I love my family. But before I got married I lived alone for 15 years, and I was shocked to discover how much time it took to have a day to day relationship with someone. Although Dean and I had courted for five years, we had been living in different states the whole time so there was none of this "Morning, honey, did you sleep well" chitchat.
Now, as it turns out, I like that sort of chitchat. But it does eat up time.
Then we had children. Talk about a time sink! Not only do they want me to do things with them -- read books, play games, go places, talk -- but then there are the things I need to do for them -- the laundry, the dirty bathrooms, the clothes they keep growing out of, the meals they need, you name it.
They have seriously cut into my fiber arts productivity.
A digression: I have always been intrigued by people who focus on something to the point of obsession. I was bowled over the first time I saw James Hampton's Throne of the Third Heaven of the Nations' Millennium General Assembly
at the Smithsonian:
It's very hard to get scale from this, but this collection of altars and other furniture fills a garage. Every time I see it in person I am bowled over; it makes me think about the time he spent and the focus he maintained over about 14 years -- with no feedback from anyone else.
Just the other night I watched a documentary about Henry Darger, who makes Hampton seem like a trifler. (It's called In the Realms of the Unreal.) He spent over sixty years working on one major book? piece? story? artwork?, as well as many related materials, an autobiography, and other odds & ends. He lived in one room, had very little human contact despite working steadily, and left about 30,000 pages of illustrated manuscript. Here are a couple of pictures from it:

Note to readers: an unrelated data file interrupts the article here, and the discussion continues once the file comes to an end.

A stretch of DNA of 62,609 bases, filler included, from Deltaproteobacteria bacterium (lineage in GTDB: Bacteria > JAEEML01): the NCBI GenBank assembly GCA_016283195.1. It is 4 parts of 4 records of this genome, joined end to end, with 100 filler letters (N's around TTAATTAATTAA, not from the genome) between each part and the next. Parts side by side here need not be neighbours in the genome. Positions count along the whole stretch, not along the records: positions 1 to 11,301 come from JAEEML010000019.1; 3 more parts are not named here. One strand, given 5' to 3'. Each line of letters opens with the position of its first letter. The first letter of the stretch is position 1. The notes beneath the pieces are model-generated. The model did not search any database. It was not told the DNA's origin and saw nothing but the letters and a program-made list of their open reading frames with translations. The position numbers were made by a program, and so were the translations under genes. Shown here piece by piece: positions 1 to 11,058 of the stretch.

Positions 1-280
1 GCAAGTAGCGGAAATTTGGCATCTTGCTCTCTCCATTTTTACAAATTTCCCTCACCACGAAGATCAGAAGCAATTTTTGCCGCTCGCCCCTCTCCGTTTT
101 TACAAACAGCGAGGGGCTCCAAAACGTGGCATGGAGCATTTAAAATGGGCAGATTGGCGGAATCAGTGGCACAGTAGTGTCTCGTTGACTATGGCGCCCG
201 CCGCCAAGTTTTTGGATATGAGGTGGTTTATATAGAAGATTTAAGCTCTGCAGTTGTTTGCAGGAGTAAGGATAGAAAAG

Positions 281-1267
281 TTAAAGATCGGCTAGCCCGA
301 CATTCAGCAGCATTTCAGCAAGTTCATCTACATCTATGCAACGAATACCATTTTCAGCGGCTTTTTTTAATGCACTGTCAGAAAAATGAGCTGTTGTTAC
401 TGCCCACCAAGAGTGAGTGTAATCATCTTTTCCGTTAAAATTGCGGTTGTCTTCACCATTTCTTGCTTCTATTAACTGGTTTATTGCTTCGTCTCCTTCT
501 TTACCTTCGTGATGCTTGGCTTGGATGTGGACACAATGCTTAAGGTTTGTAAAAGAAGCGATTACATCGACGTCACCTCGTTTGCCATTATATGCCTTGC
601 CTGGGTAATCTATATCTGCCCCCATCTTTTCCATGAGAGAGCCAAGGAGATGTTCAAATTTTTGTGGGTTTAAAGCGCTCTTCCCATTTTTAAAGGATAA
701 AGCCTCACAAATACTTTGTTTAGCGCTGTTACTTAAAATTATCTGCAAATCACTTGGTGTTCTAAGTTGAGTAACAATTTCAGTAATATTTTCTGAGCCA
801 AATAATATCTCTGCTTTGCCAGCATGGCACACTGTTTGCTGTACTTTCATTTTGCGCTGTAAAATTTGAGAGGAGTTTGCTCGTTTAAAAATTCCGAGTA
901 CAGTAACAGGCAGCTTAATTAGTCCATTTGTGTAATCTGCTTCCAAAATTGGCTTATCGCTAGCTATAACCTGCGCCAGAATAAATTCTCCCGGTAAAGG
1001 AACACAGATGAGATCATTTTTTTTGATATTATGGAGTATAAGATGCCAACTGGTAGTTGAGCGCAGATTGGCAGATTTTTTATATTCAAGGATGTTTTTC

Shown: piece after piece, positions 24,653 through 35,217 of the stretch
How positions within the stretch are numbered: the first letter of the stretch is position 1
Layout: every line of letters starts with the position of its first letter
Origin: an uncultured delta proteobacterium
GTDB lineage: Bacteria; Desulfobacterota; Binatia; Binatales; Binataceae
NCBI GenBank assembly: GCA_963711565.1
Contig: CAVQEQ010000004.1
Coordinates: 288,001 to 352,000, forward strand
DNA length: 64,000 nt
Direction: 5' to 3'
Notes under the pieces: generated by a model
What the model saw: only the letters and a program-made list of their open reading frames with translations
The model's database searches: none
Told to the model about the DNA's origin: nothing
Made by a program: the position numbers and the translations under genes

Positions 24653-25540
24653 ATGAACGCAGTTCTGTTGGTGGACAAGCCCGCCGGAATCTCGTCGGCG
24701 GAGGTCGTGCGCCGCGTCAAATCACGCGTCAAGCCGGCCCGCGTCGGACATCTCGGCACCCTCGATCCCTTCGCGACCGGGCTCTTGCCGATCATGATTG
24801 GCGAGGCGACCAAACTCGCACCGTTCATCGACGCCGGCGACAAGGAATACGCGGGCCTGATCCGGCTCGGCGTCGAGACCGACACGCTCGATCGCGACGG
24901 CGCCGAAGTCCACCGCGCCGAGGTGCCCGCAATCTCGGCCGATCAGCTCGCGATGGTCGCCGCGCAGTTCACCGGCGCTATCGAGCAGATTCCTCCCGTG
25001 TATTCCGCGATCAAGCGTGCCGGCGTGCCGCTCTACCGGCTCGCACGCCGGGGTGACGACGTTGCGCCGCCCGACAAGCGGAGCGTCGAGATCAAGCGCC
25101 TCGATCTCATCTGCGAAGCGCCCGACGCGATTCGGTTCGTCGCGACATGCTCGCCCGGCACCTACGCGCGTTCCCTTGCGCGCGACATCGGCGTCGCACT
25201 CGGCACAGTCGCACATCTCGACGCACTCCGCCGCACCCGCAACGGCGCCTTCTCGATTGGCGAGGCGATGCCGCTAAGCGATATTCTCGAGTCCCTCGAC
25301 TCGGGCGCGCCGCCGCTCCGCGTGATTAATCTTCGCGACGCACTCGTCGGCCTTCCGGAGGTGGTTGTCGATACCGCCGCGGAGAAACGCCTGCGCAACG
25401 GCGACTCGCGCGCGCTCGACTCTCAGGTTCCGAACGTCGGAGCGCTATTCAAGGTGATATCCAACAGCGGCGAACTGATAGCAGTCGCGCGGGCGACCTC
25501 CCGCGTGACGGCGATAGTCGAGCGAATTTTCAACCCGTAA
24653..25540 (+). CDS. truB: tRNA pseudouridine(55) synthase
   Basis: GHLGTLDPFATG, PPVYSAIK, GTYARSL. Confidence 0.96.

I also met someone rather Darger-esque when I volunteered at the Brautigan Library. A young man came in with a hand made, hand sewn book. The pages were flattened out grocery bags -- he worked as a bagger -- on which he had spent the previous winter writing a sort of autobiography that seemed to revolve around his birth. (It reminded me of Tristram Shandy.) There were many collage pieces on the pages to illustrate the story, and the text and the collage interacted in fascinating ways. I tried to convince him that his book was art as well as a story, and ought to be shown to art dealers or rare book dealers as well as to the Brautigan -- a special place, indeed, but not one equipped to deal with that sort of manuscript. He was unwilling to leave his manuscript at the Brautigan (and who could blame him); I never knew what happened to it or to him after that.
My point? Cut off from much of normal human social interaction, these people achieved a lot. Their productivity was pretty impressive.
Gotta go now. My kids need breakfast -- and boy, am I glad.
(P.S. In the interest of accuracy I should point out that I didn't achieve anything very impressive or meaningful in my 15 years of solitude. But I sure did get a lot of knitting & spinning & reading done!)